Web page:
By the age of 10, Elizabeth had developed such a keen sense of curiosity and an, “…unusual interest in philosophy…” that she was allowed, “…special admission to the class in mental philosophy, taught by President William H. McGuffey of the Ohio University, Athens.”* She went on to study Greek and, by the age of 12, was a regular contributor of verse to the press in her early teens. While still in her youth, she went on to teach philosophy at the Female Seminary in Worthington, Ohio.

Because of her deep love of children, Elizabeth became an avid writer of children’s stories and poems.  One of nine children, she endured while most of her siblings died during early childhood. Elizabeth’s exceptional published works earned her more compensation than her peers and were often considered for illustration. Drawn from her own life, her insightful prose was broad to include historical, romantic, political, sociological, and philosophical subject matter. Many of Elizabeth’s published poems appear in Poets and Poetry of the West by William Coggeshall, published in 1864.

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Photo of Elizabeth Hoyt from Women of Wyoming compiled by Cora Beach and published in 1927. A copy of the book can be found in the American Heritage Center’s Toppan Rare Books Library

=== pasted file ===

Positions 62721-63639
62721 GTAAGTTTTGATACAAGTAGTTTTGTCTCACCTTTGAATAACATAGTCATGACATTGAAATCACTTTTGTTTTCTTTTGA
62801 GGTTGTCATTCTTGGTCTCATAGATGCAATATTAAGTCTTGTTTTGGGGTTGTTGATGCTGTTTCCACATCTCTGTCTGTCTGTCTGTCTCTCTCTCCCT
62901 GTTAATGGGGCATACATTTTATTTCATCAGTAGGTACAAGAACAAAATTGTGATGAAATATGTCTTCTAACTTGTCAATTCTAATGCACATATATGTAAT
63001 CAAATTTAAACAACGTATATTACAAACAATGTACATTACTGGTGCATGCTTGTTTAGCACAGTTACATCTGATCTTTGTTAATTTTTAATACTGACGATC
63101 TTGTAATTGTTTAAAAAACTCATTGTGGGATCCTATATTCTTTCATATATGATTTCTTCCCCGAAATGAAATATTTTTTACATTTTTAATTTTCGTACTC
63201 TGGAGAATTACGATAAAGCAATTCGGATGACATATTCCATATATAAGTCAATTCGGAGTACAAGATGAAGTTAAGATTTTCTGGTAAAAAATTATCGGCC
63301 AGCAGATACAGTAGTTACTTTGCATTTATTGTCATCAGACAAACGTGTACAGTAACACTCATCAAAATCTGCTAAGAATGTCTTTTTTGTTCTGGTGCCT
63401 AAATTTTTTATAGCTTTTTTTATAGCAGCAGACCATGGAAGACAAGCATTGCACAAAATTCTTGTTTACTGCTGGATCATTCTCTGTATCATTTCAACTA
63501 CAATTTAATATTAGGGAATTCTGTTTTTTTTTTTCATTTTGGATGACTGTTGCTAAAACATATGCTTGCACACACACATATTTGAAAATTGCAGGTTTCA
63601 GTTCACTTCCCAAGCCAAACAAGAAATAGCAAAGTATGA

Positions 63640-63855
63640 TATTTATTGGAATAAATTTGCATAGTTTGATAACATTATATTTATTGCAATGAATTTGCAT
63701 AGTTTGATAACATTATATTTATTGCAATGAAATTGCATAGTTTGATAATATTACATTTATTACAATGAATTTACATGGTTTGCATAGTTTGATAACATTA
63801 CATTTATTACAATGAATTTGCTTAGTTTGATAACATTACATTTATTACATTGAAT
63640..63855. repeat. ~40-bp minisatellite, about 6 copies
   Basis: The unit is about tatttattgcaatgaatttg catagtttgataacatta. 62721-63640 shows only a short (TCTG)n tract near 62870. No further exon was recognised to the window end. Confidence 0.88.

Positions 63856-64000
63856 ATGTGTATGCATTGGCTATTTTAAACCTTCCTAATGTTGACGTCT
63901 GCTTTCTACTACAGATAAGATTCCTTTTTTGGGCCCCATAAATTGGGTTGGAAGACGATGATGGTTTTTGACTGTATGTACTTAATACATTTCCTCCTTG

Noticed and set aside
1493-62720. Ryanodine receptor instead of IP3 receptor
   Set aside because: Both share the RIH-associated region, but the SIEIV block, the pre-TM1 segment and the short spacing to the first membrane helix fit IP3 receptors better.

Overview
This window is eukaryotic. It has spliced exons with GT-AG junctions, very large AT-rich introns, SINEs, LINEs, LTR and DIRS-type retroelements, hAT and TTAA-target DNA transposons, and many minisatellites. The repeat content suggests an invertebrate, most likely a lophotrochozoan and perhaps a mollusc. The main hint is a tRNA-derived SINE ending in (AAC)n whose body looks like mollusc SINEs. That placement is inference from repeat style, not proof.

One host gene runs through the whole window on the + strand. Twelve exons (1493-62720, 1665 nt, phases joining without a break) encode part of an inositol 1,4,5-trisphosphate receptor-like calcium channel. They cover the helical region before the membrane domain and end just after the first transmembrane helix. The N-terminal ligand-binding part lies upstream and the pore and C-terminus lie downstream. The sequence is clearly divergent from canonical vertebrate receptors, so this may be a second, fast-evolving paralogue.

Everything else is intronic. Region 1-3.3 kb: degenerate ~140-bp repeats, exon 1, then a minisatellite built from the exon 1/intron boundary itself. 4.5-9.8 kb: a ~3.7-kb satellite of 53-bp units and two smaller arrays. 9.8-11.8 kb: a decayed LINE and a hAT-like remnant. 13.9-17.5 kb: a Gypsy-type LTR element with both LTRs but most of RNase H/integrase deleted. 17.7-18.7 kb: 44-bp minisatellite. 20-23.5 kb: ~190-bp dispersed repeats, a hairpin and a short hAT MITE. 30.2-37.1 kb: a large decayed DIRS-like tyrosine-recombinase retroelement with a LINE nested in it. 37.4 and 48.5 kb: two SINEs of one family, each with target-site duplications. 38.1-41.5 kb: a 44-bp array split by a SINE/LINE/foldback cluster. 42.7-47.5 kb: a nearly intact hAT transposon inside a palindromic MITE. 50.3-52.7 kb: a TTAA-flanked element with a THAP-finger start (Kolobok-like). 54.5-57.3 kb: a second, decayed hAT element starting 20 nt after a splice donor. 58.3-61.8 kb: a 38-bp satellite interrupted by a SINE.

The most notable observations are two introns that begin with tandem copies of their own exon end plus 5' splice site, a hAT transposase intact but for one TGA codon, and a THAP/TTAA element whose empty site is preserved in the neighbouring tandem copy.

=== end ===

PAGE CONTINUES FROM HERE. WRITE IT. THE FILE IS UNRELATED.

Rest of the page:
Teaching, in Elizabeth’s opinion, was second only to spiritual leadership. Nevertheless, she was a passionate advocate for many issues. Near to her heart were public libraries, all things of a patriotic nature, religious liberty, and the impoverished. She was particularly interested in “…birth control, in women’s higher education, in equal suffrage, and in the general advancement of her sex.”** Although, she considered herself a ‘natural realist’ in all things philosophical, according to Cora Beach, compiler of Women of Wyoming (1927), Elizabeth’s “…life was preeminently one of cheerful sacrifice” (p. 61).